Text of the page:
Document Type


Journal/Book Title

Journal Water Pollution Control Federation

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Bioassay procedures to describe, evaluate, and predict potential hazard of toxic materials to organisms, ecosystems, and health-related aspects of polluted waters continue to receive widespread attention. However, synthesizing these diverse theoretical, methodological, and procedural entities into an integrated multidisciplinary approach to evaluate environ mental hazards of toxic substances remains difficult. Symposia proceedings pertinent to the toxic substances management in ecosystems have appeared1 and provide an overview of major problems and emerging solutions, including chapters on new bioassay protocols development, and multiple exposure toxicity paradigms. Conclusions and recommendations resulting from a toxicity testing workshop2 discussed current state-of-the-art, identified needed improvements in methodology and research priorities, and called for coordinated multidisciplinary activities regarding physico-chemical, photodegradation, biodegradation, accumulation, and ecotoxicology test protocols. A comprehensive review of test methods for ecotoxicology was prepared by the National Research Council,3 in conjunction with a companion document of working papers prepared for committee use.4 The report was critical of single-species tests to predict ecosystematic effects, and presented detailed discussions of chemical toxicity assessment, factors influencing chemical fate in terrestrial and aquatic ecosystems, relevant properties and processes, appropriate test systems and end points, and a detailed assessment strategy employing integrated use of test systems. Multispecies tests to address eco logical toxicity have been critically reviewed and evaluated,5 including methods for measuring chemical effects on aquatic and terrestrial population interactions and ecosystem properties. A primary conclusion is the need for development and standardization of tests for effects of chemicals on ecological parameters that are indicative of interspecific interactions, community dynamics, and ecosystem function.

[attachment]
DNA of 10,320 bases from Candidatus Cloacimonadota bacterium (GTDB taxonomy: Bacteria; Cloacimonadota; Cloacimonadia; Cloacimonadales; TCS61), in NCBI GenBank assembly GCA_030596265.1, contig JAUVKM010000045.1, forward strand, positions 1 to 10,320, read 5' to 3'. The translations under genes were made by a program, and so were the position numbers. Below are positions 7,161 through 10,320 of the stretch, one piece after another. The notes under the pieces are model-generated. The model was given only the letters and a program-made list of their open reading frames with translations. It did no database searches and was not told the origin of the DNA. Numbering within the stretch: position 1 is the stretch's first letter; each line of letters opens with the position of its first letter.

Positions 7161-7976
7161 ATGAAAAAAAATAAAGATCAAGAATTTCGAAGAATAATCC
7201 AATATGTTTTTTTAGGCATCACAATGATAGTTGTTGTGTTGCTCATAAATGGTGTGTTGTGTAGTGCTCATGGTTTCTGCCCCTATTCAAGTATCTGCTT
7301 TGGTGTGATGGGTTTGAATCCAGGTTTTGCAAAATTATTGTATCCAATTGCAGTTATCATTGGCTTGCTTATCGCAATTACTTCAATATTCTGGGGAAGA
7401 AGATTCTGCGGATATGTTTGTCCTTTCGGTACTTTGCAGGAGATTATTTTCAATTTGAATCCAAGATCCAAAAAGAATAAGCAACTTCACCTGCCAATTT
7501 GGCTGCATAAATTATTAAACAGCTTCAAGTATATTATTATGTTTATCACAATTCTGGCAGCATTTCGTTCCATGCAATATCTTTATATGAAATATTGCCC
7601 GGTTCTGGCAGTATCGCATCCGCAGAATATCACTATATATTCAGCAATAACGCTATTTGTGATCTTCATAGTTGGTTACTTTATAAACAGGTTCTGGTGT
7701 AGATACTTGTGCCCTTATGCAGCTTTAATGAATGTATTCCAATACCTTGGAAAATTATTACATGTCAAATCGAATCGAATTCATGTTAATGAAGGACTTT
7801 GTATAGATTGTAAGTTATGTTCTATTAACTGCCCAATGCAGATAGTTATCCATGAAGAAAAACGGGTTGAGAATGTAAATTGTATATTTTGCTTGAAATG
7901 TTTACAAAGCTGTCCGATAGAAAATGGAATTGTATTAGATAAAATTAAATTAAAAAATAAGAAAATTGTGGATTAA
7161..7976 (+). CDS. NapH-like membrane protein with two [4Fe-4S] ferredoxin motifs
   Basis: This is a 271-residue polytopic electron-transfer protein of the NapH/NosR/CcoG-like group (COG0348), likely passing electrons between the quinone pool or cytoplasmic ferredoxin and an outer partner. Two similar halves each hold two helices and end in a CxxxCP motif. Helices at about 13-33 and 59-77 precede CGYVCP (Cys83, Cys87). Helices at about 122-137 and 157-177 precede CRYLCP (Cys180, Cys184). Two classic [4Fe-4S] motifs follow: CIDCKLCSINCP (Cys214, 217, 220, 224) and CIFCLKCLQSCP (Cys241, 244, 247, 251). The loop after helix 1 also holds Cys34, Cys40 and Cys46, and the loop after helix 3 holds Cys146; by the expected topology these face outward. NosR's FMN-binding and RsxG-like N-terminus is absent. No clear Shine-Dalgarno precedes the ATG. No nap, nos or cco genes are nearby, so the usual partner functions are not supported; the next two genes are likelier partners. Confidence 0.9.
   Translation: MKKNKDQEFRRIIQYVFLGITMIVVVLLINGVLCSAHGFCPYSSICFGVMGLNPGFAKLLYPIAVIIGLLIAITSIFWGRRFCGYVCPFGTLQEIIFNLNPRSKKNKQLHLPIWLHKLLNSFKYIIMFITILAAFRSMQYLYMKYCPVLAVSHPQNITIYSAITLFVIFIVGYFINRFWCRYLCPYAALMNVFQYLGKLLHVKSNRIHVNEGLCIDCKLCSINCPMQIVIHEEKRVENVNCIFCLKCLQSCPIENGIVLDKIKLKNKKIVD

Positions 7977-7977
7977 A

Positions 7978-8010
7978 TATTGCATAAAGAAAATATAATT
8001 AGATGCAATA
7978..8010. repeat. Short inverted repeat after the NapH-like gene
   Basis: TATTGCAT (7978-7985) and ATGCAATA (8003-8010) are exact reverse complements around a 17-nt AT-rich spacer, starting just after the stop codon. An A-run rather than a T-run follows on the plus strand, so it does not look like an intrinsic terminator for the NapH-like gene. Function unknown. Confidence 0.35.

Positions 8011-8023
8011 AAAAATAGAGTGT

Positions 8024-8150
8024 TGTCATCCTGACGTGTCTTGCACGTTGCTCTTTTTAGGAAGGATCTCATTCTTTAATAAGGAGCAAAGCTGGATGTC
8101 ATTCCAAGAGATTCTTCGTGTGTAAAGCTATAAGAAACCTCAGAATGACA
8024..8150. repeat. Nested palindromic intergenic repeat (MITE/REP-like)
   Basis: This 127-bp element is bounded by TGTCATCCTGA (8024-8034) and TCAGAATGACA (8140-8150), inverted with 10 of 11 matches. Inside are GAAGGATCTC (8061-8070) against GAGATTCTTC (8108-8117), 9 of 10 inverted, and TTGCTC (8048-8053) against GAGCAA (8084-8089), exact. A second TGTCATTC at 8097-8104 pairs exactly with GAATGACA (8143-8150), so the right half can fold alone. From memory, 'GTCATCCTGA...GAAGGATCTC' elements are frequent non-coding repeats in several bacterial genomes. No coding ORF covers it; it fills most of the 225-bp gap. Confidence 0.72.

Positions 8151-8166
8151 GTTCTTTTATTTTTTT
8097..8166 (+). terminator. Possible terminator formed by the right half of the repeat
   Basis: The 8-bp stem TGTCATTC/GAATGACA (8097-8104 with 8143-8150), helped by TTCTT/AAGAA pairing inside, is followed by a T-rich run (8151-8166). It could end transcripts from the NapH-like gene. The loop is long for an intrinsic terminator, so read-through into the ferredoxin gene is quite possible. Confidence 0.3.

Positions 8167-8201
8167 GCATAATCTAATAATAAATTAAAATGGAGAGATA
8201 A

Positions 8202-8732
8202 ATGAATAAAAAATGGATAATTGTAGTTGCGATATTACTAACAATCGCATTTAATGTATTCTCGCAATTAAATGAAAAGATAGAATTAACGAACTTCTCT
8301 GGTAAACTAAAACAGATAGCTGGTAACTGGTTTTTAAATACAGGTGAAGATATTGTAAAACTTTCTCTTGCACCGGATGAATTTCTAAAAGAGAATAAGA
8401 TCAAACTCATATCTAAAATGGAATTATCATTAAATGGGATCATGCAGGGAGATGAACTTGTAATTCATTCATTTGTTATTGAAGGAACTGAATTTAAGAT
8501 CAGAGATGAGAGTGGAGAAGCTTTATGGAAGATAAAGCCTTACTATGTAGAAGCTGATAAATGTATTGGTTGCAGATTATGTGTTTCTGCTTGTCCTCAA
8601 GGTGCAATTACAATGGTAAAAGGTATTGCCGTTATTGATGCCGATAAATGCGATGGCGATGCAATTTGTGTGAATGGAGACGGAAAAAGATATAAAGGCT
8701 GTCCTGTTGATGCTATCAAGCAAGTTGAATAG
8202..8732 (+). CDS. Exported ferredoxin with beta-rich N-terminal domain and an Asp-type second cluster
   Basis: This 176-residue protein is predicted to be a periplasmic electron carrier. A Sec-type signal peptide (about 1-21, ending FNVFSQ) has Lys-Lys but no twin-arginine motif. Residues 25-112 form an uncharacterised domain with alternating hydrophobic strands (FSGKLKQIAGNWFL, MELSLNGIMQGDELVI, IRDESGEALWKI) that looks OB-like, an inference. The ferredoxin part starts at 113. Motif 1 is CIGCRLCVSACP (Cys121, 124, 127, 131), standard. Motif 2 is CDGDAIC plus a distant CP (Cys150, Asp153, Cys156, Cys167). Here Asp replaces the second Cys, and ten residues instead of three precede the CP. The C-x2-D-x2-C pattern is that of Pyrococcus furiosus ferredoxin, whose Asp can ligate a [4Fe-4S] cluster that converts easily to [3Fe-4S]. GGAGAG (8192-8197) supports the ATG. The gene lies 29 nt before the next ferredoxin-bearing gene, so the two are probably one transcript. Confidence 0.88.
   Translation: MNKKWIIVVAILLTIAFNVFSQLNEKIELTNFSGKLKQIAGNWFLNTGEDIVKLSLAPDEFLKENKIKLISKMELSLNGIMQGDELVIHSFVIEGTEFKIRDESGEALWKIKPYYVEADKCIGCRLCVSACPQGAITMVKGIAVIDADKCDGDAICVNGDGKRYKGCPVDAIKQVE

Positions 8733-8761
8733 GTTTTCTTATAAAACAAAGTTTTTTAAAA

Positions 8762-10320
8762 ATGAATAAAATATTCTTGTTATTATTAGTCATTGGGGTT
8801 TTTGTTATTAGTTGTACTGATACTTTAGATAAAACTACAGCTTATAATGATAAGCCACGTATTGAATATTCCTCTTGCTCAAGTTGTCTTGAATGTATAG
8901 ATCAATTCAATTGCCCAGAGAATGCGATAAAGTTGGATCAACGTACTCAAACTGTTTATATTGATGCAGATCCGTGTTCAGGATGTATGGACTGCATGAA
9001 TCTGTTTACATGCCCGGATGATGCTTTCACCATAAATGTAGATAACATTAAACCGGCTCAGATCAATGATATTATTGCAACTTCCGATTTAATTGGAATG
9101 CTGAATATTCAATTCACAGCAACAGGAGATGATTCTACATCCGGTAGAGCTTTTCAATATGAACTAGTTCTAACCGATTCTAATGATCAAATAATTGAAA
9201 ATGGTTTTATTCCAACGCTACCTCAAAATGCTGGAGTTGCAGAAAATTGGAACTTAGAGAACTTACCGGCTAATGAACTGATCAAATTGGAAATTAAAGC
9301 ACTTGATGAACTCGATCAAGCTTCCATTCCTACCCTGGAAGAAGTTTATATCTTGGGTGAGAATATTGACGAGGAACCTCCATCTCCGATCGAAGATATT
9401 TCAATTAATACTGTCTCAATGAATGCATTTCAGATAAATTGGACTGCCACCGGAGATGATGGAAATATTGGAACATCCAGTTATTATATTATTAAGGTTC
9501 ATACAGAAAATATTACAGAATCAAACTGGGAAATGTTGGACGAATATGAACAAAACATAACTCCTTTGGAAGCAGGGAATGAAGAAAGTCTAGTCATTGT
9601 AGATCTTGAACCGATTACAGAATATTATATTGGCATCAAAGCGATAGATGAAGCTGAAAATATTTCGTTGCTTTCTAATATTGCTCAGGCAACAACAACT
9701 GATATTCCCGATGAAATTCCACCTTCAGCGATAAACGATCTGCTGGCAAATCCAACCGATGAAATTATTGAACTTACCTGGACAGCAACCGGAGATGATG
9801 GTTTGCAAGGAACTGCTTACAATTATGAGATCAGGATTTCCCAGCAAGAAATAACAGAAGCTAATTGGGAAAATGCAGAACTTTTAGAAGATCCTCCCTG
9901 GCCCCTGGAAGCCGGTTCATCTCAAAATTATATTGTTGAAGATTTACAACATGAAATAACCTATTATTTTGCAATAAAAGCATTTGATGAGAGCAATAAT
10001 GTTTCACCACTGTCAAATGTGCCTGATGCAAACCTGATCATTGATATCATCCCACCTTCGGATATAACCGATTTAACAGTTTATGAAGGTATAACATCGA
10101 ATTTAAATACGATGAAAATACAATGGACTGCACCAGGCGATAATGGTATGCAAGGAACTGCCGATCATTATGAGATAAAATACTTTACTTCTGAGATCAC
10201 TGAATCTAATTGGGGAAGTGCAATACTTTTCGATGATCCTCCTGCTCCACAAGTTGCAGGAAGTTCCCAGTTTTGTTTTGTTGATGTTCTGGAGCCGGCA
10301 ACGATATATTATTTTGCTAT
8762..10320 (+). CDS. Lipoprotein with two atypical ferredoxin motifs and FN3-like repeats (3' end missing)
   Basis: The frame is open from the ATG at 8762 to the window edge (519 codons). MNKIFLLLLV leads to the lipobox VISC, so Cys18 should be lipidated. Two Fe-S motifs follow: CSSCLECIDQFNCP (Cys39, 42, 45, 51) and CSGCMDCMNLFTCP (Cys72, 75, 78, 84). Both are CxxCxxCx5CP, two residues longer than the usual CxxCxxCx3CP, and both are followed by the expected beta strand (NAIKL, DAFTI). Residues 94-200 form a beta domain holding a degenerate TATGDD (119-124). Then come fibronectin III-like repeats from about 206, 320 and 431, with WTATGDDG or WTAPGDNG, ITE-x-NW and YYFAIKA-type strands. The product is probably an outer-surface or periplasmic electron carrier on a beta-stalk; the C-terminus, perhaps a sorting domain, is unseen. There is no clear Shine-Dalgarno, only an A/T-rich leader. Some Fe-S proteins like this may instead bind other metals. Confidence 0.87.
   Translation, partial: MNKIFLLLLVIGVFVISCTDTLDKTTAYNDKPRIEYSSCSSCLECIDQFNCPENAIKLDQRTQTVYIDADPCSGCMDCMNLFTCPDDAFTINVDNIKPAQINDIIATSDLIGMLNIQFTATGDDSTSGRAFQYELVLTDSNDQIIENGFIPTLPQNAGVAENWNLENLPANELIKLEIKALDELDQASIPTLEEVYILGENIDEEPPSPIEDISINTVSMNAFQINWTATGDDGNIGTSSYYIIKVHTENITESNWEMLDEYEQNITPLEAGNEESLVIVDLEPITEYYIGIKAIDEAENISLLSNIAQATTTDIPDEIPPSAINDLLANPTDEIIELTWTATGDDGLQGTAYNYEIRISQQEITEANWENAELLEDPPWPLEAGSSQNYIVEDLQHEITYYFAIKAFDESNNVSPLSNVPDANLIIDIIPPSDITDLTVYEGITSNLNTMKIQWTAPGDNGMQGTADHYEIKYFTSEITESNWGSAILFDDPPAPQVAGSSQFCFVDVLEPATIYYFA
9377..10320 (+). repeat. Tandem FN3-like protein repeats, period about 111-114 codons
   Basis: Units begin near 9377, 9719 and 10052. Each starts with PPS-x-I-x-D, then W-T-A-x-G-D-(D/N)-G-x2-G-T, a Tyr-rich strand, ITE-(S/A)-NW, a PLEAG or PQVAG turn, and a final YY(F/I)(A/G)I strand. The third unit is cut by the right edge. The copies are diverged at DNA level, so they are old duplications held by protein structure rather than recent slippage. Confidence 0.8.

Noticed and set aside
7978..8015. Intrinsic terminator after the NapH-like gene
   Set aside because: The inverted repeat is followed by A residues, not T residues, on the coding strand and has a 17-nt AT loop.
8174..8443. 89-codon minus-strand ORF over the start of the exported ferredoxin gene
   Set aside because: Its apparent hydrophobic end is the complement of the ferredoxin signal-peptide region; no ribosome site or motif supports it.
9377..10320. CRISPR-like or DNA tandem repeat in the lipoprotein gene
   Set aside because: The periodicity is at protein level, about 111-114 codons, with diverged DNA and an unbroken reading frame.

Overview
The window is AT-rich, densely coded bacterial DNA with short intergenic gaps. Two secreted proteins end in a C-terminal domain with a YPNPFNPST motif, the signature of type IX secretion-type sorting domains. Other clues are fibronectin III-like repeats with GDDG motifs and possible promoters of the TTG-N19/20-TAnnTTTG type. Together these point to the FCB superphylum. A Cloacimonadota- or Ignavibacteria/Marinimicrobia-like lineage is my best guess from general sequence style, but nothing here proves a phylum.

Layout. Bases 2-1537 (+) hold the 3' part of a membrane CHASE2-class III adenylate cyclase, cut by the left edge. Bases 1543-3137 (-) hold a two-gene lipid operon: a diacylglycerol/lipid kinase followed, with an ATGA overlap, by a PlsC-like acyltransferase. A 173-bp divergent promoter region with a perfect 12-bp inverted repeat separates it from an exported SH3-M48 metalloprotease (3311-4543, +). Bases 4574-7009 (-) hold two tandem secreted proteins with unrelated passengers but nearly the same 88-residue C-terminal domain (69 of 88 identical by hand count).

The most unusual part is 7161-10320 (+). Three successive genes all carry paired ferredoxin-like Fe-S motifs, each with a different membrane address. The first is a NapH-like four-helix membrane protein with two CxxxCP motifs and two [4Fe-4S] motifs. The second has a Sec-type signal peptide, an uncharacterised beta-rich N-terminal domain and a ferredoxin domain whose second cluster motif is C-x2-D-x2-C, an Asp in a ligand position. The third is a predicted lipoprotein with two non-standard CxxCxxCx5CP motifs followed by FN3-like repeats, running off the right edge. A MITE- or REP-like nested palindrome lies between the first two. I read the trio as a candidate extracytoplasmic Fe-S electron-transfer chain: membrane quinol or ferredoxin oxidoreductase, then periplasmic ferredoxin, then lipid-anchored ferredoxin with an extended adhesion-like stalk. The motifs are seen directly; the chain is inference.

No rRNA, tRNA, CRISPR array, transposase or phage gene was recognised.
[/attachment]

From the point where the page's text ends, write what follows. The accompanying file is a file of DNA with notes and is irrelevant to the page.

Reprinted with permission from Water Environment Research Journal, Copyright ©1982-1988, Water Environment Federation, Alexandria, Virginia, These papers may be downloaded for personal uses only. Any other use requires prior permission of the Water Environment Federation.



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